Annette Greiff, Hennops River
This exquisite Glasswinged butterfly is found in Central America - from Mexico to Panama. The transparent wings are a natural camouflage mechanism. The presence of this butterfly is apparently used by rain forest ecologists as an indication of high habitat quality and its demise alerts them of ecological change.
I found these spider webs in the early morning dew next to the road. It looked like fairy tracks!
Murray Horn, Randburg
This frog was comfortably tucked into a hole, low down on a palm tree next to the swimming pool. He did not seem bothered by the human traffic past his hidey-hole.
Mercia Komen, Doornrandje
I met this Marsh Owl on the road near a wetland on my way home. He/she sat very quietly when I took the pic. It's often on the road and very reluctant to move.
Emmanuel, Hills and Dales
Every now and then we find these worms clustered on the trunk of a plane tree. They appear suddenly and disappear after a day or so. Can any VeldTalk reader tell me what they are?
Wayne Skews, Doornrandje
Every day we check our pool for bullfrogs, otherwise they die. Here is a fine fellow from Doornrandje.
Stella Angus, Bonathaba, Hills and Dales
We found this little nest in the veld, made entirely from horse hairs!
Helga Eshelby, Riverside Estates
The Jukskei River level rose about six metres at our place in January. Our pump was under water and drying it out took a long time. The most upsetting thing was the rubbish along the river banks! We try to clean it up ourselves but there is still a lot stuck in the top of the trees on the other side of the river.
This is one tiny portion of the Jukskei. Try and calculate the amount of rubbish, stuck six metres high along many kilometres of this burdened river. Depressing. Ed
Hendrik Swart, Roodekrans
This cosy little nest was built by a sunbird. He (she?) kept darting to a pile of rocks and all I could find there were spider webs. Were the sticky threads part of holding the nest together?
Annelize de Klerk, Doornrandje
We were quite pleased to have spotted this handsome bullfrog on the side of a road in Doornrandje, whilst driving home one night. We all need to be careful as bullfrogs seem to sit on or to cross roads frequently at night during the rainy season.
Elaine, Hills and Dales
One morning we found eight baby bats clinging to the wall of our house. They seem to have come from under a verandah roof but the reason was a mystery. We took this pic and emailed it to our local bat expert, Nigel Fernsby, who said they were Cape Serotin bats. He thought they may have tried to escape from a snake and suggested we leave them on the wall until after sunset, to see if the parents would come to the rescue. By that time some had died but we hope the rest made their way to Mom and home.
Nick Dale, Rhenosterspruit
The tumbleweeds (Boophane disticha) are rapidly disappearing as they are harvested for muti. I thought it worthwhile capturing its flowering and drying before it tumbles in the breeze. As you can see from the size of this bulb the plant is many decades old.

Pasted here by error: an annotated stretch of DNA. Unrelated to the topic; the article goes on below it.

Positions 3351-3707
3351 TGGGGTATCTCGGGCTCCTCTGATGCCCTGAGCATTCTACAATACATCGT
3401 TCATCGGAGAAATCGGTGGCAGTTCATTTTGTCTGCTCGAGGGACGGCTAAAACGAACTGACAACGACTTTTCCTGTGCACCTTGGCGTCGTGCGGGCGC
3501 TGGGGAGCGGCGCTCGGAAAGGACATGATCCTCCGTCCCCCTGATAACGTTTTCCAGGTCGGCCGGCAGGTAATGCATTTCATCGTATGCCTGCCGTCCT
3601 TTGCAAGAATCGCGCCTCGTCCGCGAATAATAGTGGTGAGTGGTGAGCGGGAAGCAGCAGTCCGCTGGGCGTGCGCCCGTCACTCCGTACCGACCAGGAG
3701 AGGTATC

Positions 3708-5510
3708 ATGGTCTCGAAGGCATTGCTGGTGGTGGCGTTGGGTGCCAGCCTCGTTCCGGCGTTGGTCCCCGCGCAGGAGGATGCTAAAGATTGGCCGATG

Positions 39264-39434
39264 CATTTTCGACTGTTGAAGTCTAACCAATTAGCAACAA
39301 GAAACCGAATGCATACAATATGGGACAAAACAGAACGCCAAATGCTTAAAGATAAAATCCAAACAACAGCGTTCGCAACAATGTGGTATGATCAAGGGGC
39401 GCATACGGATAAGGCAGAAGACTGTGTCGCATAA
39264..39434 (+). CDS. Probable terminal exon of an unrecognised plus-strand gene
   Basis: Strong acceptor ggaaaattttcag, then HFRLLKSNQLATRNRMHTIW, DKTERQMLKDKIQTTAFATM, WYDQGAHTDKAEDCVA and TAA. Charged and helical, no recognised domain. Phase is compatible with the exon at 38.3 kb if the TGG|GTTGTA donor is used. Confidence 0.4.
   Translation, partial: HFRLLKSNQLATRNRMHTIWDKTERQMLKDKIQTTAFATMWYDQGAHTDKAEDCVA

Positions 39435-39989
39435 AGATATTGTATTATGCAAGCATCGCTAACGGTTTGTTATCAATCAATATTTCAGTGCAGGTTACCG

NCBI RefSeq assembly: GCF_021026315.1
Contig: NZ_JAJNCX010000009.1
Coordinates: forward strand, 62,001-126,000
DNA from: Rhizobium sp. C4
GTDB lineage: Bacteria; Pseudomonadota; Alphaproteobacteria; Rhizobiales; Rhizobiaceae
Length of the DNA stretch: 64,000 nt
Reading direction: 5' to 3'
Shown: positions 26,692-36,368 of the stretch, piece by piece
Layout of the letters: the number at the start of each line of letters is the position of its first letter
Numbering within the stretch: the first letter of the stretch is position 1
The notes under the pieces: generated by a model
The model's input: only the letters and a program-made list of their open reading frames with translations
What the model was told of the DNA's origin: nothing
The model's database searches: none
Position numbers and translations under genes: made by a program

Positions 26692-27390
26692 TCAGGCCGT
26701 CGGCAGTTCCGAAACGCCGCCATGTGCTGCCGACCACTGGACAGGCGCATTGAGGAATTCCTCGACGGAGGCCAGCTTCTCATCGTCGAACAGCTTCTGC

Corlette Wessels, Vlakfontein
I arrived home to a terrible racket and found a dead boomslang at the garden gate. Our dogs had killed it. I checked them for snake bite but they were all fine. It must have been a spectacular fight!
Meryl Horn, Lukasrand, Pretoria
Our namesake came visiting – a grey Hornbill!
Lynette Loosen, Roodekrans
Our female warthog got cosy with an ostrich, sitting on her 10 eggs! Quite an amazing sight.
Hennie Swarts, Gemstones Road
Look what popped in for a visit! My daughter Megan provided it with a crisp take-away.
Wessel Wessels, Vlakfontein
We got a real surprise when we downloaded pictures of the animals moving at night through the valley at the bottom of our farm - a brown hyena! There were also porcupine and kudu.
Ons het hierdie twee ystervarke ontdek in een van die grotte in die Bewarea, tydens navorsing oor vlermuise.
Niko Knigge, Doornrandje
A metre-long boomslang lives in a crack in a wall in our house. My friend Ozi was brave enough to take a pic of this handsome creature.
Are you quite sure you want to share accommodation with a boomslang?! Editor
Nick Dale, Rhenosterspruit
This exquisite photo of a praying mantis was taken by Dennis Weinand. His photos of a mantis on a basil plant that appeared in VeldTalk (No 50: May 2010) were screened on 50/50's VeldFocus recently.
Pieter Tolmay, Monaghan Farm
Monaghan teems with wildlife, like this little hedgehog. I have tried to photograph the fish eagles over the Jukskei River but no success so far. I'll keep at it!
Jill Watson, Elandsvlei Conservancy, East Rand
Recently our Conservancy received a call from the local Kaleidoscope School principal, Carol Gardner, about a very large lizard in the school's garden. She was concerned that dogs would harm the lizard. On arrival, we found a metre-long Rock Monitor - frightened, dehydrated and very thin.
With the aid of several of our Youth Rangers, children from the school and parents, the Rock Monitor was gently caught and released in a nearby rocky outcrop. After resting for 10 minutes he made his way into the rocks and to freedom.
Jaco Etsebeth, Hills and Dales
While driving home recently I was confronted by a magnificent snouted cobra. It stood swaying in the middle of the track, seeming to challenge me as I stopped to grab my camera. Then it suddenly shot off into the long grass and to my surprise, another cobra slithered over the road after it.
Andrew Kock, Kyalami